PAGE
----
Money can’t measure everything.
Some things can’t be ranked.
We enjoy counting things. It’s comforting when facing the mountains of uncertainties that pervade our lives.
Ranking never suffers from a bear market.
Seth Godin remarked.
“In the face of the difficulty the system has in measuring things that don’t measure, we create proxies. Things like popularity as a proxy for whether a work of human creativity has worth or not.”
We love measuring SAT scores, bank accounts, and how much weight we can lift.
Putting a number on a healthy body image isn’t easy. Timing how fast you can run a mile is.
We easily access concise answers – not to the questions that matter.
Because something is easy to measure doesn’t mean it’s important. In our haste to make life less complicated and predictable, we focus on measurable things.
Just because we can.
Some kids aren’t good at taking standardized tests but are very creative. Since creativity is hard to rank, it’s often ignored.
It’s not surprising many successful people didn’t graduate Summa-Cum Laude from college.
Giving someone a number standardizes the process but often ignores what’s important.
Godin confirms this.
Smart isn’t easily measurable. Neither is beautiful, good, or successful. And especially happy.
Let’s use this same process regarding our wealth.
We can measure how many square feet our home occupies.
It’s easy to look up the size of our savings account.
A pie chart clearly displays the percentages in our asset allocation.
A number determines our ultimate money ranking.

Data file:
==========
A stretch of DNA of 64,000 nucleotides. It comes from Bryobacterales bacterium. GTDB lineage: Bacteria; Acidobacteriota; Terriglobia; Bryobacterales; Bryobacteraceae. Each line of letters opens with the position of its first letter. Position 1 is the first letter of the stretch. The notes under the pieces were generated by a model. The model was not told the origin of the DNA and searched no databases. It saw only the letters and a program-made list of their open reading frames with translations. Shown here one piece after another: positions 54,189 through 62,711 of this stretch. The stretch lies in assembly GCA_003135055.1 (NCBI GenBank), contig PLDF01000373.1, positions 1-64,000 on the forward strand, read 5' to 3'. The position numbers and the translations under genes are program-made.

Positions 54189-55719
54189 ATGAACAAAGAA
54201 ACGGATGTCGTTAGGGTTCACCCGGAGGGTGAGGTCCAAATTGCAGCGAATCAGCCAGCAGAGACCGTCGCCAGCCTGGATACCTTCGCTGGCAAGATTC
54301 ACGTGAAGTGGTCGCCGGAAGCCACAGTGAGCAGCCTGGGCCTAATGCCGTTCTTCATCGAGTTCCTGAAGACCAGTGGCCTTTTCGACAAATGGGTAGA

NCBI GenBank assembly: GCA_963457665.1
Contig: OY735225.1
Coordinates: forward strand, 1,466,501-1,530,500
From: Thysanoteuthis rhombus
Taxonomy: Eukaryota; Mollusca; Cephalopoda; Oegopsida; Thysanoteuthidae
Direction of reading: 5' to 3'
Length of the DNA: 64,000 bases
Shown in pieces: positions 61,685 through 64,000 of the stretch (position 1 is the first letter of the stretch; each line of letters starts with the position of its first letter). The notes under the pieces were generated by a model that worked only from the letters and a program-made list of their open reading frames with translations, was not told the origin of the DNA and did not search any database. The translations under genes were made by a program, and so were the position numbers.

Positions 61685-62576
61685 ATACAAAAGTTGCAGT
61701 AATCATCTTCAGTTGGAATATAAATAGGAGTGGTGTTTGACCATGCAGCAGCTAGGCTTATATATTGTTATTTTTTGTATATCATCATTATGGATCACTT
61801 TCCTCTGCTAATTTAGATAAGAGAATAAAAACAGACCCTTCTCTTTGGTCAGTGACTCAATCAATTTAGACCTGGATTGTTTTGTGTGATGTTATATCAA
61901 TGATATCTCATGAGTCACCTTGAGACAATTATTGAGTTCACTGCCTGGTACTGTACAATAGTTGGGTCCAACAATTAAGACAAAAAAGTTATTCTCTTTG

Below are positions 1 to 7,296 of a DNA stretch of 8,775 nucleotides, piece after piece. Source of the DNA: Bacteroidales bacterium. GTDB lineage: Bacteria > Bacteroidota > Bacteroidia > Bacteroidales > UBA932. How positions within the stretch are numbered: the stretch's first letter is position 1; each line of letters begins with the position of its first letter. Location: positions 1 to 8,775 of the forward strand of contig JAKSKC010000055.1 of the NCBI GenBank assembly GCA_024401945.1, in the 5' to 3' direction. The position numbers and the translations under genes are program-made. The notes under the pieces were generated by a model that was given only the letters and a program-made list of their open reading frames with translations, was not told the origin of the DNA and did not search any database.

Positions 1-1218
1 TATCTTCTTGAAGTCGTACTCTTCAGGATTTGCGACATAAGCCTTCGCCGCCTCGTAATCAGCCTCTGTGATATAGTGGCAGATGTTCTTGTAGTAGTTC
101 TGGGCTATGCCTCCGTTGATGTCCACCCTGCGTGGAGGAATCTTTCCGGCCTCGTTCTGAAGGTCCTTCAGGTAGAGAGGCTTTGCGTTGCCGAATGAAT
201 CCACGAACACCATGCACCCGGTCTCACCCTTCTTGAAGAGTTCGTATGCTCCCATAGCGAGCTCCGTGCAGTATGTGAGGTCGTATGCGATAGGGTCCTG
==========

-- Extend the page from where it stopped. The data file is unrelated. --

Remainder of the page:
Are you a one-percenter?
This is all well and good. We need to analyze data to chart goals.
The problem is we often ignore what’s important because it doesn’t fit it into a spreadsheet.
Are we building our bank account to compete with neighbors or provide peace of mind?
Is our spending a mindless pursuit of a temporary dopamine rush, or is it focused on what brings lasting joy?
Are we living in the moment and enjoying the present, or are we constantly chasing an unknowable future?
Do we appreciate our good fortune and seek to help others, or do we look down on the less fortunate as undeserving and lazy?
It’s easy counting beans. It’s difficult to count your blessings.
Ranking certain things for making better choices is indisputable.
Spending too much time doing it isn’t.
Missing out on more important matters easily slips through the cracks.
In the end, life satisfaction is what matters.
Unfortunately, the measuring sticks determining happiness aren’t easy to find.
Try grading your relationship with money without a written scorecard.
What you end up discovering may surprise you.